The Crossing uses an intense, binaural soundscape that mixes a compelling script with irregular breathing, heartbeats, and other effects. In the online video, this runs alongside numerous splitscreen images: a girl alone in a park; drone shots of a dark, foggy London; data about the sex trade projected on to her body; the girl walking towards the screen and finally appearing to break through, shattering her story into sharp fragments, before the cycle begins again.
The Crossing was released cinematically and in galleries. But Shreepali also experimented with other, more immersive screenings. A multiscreen version was shown in our Ruskin Gallery, while at the Arts and Humanities Research Council (AHRC) research showcase, Common Ground, in York, audiences were surrounded by wrap-around screens.
Interactive and online versions have also been created, as well as a virtual reality edition, which places uses ‘inside’ The Crossing. Some of these have been trialled with key audiences for the subject matter – including 14- and 15-year-olds (an age group often targeted by traffickers), police officers and charities.
Their responses show just how powerful this immersive storytelling can be. Consistently, Shreepali found that audiences felt like they were inside the girl’s body; an impression many found it hard to shake off after the film was over. 'I felt as if her heartbeat was mine,' one teenage girl reported. 'I felt completely engulfed.'
The team is now working on a plan for disseminating the film that will engage more of these target groups. This includes an educational package, created for Anti-Slavery Day, which will involve a simultaneous live broadcast. The Crossing has also won, and been nominated for, several awards, including AHRC film of the year, and several industry awards.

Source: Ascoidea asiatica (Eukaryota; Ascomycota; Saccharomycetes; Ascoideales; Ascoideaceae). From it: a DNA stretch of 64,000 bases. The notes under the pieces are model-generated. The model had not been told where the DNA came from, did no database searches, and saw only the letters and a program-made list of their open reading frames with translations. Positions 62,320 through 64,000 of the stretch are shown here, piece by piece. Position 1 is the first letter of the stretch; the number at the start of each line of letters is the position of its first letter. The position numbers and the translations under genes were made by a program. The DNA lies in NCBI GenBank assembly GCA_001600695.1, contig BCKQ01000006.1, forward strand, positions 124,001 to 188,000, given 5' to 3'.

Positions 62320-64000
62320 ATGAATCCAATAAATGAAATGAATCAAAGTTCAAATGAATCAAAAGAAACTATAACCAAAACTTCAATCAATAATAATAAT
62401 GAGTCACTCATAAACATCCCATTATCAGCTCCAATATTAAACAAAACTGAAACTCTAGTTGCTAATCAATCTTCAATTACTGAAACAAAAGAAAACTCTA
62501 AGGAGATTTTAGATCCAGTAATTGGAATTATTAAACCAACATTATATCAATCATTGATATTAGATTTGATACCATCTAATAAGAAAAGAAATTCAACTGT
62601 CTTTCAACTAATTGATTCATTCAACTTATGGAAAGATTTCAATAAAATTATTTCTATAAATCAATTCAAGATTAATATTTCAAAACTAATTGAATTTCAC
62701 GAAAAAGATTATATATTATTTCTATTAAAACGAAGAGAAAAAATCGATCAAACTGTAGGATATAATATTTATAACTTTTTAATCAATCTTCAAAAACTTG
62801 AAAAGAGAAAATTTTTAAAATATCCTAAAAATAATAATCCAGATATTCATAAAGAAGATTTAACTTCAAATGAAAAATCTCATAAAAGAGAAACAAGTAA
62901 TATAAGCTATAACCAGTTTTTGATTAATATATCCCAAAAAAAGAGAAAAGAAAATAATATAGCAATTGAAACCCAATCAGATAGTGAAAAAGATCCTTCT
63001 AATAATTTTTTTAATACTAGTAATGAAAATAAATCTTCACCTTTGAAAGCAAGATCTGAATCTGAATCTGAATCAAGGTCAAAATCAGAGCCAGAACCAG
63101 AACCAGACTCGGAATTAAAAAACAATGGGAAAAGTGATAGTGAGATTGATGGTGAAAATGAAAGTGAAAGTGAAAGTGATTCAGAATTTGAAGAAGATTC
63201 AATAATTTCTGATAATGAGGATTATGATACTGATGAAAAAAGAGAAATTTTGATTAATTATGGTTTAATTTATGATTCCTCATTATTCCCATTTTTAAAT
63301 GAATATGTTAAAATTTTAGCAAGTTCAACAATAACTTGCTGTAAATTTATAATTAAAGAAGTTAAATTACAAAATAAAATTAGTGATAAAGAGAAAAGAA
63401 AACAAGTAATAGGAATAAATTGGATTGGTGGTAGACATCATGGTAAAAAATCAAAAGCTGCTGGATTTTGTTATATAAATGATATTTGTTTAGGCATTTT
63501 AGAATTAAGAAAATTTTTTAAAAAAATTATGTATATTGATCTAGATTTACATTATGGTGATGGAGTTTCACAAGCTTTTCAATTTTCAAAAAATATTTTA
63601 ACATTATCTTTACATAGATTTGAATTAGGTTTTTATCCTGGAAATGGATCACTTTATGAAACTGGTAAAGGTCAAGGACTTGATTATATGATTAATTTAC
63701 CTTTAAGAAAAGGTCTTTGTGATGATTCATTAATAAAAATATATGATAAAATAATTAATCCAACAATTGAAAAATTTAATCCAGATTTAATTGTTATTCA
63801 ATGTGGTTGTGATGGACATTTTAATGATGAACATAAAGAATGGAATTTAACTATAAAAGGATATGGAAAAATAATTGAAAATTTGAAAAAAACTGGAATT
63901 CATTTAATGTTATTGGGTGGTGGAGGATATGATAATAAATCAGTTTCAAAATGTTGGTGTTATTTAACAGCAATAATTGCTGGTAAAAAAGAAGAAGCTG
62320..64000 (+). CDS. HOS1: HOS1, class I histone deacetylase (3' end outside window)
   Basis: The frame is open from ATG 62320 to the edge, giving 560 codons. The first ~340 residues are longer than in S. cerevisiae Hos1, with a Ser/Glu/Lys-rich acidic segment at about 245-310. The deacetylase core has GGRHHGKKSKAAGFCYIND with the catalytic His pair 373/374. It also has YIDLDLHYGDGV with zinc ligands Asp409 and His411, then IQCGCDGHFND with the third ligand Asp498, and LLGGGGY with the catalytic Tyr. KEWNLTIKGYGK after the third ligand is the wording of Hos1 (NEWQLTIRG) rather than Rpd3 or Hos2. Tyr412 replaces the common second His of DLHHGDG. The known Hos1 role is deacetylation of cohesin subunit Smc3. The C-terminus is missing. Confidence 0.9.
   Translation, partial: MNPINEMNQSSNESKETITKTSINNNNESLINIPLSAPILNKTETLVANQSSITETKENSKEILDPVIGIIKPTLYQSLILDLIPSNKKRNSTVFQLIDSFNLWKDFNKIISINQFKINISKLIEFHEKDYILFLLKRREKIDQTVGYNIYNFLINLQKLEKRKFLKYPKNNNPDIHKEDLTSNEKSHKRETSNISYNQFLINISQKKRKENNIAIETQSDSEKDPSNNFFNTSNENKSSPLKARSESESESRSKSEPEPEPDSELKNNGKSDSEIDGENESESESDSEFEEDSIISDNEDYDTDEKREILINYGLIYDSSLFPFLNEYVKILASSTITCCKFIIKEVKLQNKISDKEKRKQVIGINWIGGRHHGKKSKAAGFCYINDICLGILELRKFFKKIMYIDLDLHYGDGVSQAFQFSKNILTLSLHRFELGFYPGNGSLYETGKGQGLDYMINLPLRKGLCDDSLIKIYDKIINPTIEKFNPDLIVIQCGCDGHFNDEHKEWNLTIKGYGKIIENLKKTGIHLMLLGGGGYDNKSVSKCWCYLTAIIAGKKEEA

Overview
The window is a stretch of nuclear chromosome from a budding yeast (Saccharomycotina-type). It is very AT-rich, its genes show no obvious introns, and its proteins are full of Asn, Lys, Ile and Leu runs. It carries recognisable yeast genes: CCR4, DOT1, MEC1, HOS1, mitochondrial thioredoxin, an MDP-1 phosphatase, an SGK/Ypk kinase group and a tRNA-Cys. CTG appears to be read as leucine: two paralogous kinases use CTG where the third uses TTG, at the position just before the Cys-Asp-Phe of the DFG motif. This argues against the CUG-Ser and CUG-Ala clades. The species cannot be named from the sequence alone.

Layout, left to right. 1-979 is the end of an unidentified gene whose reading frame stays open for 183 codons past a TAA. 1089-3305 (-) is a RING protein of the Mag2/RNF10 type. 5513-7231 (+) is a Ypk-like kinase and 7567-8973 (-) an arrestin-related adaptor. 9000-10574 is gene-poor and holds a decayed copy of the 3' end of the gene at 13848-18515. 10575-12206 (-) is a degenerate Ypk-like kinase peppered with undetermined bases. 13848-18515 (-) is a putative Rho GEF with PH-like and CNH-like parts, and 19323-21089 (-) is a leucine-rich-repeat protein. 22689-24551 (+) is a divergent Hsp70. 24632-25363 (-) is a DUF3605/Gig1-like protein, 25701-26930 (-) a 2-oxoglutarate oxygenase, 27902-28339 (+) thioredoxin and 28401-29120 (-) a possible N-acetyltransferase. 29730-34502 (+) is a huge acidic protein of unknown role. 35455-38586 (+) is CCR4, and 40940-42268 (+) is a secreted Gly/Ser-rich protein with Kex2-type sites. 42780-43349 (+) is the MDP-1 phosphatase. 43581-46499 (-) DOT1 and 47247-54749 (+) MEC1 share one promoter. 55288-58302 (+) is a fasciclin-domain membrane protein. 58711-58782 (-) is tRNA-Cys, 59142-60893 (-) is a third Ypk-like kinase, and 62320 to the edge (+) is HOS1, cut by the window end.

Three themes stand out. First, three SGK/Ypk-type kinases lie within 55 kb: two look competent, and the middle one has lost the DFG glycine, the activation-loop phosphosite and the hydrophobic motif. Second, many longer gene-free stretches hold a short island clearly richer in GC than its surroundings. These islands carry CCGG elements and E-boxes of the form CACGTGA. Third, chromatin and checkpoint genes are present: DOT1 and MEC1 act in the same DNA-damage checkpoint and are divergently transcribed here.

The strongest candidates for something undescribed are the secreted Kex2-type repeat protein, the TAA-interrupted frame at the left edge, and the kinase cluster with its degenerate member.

"The long-term aim is to develop a new style of creative storytelling that does real societal good."
StoryLab is also developing various new projects that build on various techniques and formats that they used for The Crossing, and which will address a range of other social issues, particularly those of relevance to Generation Z, as well as questions of identity and cultural heritage, health and wellbeing.
'We are interested, probably next, in applying The Crossing template to addressing knife crime,' Shreepali says. 'The long-term aim is to develop a new style of creative storytelling that does real societal good.'
StoryLab is an interdisciplinary research institute that experiments with different approaches to storytelling and explores their role in transforming and informing society.
Multimodal storytelling uses multiple forms of narrative to tell a story in an experiential way, including: film; data visualisation; sound; photography; generative art; digital media; creative writing, illustration, painting, music and performance.
Through a variety of distribution platforms, StoryLab explores traditional and contemporary issues related to complex issues such as culture, identity, wellbeing and climate change, aiming to connect with diverse audiences and drive positive impact.
Find out how you can access our research expertise: contact Amy Mitchell, Partnerships Development Manager, on 01223 695139.